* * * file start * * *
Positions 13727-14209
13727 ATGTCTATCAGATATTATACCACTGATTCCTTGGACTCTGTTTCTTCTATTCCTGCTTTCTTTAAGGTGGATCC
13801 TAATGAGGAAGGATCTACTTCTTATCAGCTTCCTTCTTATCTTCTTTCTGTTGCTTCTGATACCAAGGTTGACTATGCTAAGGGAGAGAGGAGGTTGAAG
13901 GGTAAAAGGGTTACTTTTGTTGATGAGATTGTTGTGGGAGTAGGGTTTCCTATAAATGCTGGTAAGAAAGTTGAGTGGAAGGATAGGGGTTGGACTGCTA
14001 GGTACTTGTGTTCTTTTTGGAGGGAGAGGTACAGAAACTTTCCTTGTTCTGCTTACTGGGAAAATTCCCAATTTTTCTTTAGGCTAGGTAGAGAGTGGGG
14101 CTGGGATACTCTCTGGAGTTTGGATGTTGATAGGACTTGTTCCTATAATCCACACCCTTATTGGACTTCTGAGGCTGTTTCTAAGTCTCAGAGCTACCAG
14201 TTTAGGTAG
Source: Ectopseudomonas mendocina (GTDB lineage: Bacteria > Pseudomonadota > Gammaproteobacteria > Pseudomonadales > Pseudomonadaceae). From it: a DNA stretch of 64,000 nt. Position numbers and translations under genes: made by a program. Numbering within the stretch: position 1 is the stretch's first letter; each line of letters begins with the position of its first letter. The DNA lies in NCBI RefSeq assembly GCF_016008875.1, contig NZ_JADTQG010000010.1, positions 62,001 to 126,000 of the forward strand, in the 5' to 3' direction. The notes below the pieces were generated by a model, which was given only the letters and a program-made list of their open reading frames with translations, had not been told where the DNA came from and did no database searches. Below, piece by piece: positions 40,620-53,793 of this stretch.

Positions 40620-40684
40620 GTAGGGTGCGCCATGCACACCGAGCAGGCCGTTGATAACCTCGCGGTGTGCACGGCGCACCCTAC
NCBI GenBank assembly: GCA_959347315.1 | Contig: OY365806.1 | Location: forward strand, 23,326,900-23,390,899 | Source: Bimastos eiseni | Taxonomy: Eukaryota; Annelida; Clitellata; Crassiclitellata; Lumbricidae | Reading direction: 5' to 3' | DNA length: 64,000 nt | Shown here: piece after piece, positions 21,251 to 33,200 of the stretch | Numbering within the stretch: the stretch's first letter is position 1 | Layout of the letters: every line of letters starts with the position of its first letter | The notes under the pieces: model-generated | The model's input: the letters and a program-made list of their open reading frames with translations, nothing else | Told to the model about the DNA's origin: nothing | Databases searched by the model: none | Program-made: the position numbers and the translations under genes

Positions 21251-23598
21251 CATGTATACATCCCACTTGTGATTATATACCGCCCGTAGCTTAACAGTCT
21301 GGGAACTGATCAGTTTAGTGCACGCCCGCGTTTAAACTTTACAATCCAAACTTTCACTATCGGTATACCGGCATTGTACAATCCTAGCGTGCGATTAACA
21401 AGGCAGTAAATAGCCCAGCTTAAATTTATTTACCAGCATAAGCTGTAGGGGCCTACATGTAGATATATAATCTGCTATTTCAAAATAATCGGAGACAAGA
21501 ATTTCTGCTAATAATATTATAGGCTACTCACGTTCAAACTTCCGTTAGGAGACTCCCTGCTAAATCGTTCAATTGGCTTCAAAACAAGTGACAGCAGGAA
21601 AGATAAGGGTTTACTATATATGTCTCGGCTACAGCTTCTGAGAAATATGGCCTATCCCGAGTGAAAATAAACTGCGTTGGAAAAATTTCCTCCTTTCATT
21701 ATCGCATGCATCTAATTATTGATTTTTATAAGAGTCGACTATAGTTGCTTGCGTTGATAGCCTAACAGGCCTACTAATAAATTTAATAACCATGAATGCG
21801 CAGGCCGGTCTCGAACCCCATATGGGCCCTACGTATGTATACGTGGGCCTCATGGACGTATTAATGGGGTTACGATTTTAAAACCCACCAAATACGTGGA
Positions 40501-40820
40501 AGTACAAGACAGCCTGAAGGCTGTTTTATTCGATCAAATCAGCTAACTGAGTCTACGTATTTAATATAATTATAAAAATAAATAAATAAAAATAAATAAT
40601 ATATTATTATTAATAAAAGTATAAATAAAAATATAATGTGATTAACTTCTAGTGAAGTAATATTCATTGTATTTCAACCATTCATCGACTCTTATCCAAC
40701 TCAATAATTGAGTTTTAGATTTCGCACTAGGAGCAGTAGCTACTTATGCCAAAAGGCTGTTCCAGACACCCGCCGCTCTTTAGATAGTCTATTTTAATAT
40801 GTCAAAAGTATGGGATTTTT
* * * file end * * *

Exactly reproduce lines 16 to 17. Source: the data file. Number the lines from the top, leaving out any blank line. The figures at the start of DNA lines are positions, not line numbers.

21501 ATTTCTGCTAATAATATTATAGGCTACTCACGTTCAAACTTCCGTTAGGAGACTCCCTGCTAAATCGTTCAATTGGCTTCAAAACAAGTGACAGCAGGAA
21601 AGATAAGGGTTTACTATATATGTCTCGGCTACAGCTTCTGAGAAATATGGCCTATCCCGAGTGAAAATAAACTGCGTTGGAAAAATTTCCTCCTTTCATT